Marcel, Anthony; Postma, Peggy; Gillmeister, Helge; Cox, Sylvia; Rorden, Christopher; Nimmo-Smith, Ian and Mackintosh, Bundy
Migration and fusion of tactile sensation — premorbid susceptibility to allochiria, neglect and extinction?
Neuropsychologia, 42(13) pp. 1749–1767.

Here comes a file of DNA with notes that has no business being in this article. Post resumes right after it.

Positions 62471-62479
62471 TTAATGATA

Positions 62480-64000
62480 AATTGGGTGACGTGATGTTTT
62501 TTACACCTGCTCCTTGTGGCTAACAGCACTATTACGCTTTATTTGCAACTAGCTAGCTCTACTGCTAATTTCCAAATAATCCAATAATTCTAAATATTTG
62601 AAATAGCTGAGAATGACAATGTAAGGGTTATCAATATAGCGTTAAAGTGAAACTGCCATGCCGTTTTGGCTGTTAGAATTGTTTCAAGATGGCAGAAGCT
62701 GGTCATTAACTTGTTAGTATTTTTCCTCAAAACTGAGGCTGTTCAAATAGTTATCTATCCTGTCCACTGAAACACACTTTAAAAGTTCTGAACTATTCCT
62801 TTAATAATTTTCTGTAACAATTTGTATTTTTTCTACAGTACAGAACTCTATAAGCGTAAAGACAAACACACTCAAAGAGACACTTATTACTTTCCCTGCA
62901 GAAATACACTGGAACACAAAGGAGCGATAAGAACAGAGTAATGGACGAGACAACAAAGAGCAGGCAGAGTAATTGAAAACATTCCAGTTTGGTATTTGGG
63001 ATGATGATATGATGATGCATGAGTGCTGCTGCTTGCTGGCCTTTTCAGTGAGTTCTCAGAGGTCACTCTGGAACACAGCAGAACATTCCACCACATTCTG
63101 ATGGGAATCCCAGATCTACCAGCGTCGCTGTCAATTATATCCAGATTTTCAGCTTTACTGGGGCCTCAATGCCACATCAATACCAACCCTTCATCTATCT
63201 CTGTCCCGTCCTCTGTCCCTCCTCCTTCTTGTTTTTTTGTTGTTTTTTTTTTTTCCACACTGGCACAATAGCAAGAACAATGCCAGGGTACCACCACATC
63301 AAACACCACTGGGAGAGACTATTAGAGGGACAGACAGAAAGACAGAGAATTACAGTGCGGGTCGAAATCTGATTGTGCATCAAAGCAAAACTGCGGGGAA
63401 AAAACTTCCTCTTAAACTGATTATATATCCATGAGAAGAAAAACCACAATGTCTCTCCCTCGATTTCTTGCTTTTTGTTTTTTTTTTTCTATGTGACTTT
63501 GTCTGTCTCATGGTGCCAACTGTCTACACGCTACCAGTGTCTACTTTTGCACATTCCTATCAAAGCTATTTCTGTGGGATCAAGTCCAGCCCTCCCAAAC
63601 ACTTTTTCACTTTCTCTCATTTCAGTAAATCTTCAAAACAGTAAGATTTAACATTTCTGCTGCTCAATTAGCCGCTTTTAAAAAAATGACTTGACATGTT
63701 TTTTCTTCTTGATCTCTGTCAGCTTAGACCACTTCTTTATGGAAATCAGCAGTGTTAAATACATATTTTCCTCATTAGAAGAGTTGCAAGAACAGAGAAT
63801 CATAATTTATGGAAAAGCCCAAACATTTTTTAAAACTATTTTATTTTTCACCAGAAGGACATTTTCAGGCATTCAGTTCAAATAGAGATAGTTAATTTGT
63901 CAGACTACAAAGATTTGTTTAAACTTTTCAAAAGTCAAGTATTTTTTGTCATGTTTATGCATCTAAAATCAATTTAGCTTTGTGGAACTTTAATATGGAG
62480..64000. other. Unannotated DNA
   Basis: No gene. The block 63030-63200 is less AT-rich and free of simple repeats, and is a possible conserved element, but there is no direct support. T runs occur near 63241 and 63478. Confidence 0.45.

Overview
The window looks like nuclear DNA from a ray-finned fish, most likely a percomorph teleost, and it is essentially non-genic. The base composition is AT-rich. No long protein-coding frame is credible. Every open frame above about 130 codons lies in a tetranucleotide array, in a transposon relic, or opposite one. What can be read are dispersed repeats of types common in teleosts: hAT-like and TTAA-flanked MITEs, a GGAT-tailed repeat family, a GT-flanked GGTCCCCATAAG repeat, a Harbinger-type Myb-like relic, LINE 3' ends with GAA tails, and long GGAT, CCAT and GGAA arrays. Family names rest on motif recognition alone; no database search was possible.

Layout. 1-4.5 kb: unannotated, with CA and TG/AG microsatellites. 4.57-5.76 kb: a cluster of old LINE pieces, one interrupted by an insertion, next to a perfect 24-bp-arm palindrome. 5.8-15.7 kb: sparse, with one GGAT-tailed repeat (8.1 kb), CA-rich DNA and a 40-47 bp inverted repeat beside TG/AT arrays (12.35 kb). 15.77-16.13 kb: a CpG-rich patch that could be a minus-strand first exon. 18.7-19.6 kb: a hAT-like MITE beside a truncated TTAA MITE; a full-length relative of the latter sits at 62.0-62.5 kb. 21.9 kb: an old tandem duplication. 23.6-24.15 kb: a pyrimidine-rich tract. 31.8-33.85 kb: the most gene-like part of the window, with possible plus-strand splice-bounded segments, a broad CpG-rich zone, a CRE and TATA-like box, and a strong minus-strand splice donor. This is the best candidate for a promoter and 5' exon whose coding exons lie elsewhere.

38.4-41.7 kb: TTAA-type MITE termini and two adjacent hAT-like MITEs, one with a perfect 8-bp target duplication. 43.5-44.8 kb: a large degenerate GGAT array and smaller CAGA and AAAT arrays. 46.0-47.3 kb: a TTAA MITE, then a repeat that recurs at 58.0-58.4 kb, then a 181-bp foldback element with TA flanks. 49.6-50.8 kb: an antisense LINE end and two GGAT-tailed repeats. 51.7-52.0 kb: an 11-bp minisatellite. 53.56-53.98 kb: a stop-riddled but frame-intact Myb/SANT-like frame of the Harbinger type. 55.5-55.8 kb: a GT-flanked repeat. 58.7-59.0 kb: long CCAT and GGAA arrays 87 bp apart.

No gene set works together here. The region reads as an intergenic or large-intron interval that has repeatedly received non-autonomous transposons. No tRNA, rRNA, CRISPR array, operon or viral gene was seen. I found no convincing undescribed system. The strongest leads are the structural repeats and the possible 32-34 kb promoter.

Migration of tactile sensation was found to occur very frequently in about 25% of normal people (High Error subjects) and very infrequently in others. When synchronous stimuli touched the two hands, if the unattended stimulus was modulated when the attended one was not (and was thus more salient) it “migrated” to the attended hand and fused with or replaced the attended stimulus. However, latencies reflecting congruence and incongruence of simultaneous stimuli showed that their identities on each hand had been (nonconsciously) registered veridically. Subsequent experiments, involving Focused and Divided Attention without speed pressure showed that mislocation errors in these subjects (i) were not due to confusion about location of otherwise perceptually distinct stimuli, (ii) nor to speed demand, (iii) nor to relative salience per se, (iv) were immune to attentional manipulation and practice in most subjects, (v) required a stimulus on the attended hand, and (vi) reflected a changed experience. Finally the same subjects rated similarity of the attended stimulus when accompanied by a distractor to each stimulus alone. Scaling distributions tested against a sampling model showed that most High Error subjects experienced a fusion of the stimuli, some experienced a replacement, and Low Error subjects experienced neither. The individual difference appears to be in attentional separability and spatial binding of tactile stimuli. Mislocation to the focus of spatial attention is common in healthy people, especially when binding is prevented. The present phenomenon appears equivalent to allochiria, but also accounts for phenomena in neglect and extinction, and suggests a premorbid susceptibility to spatial migration and integration that can be exaggerated by brain damage.
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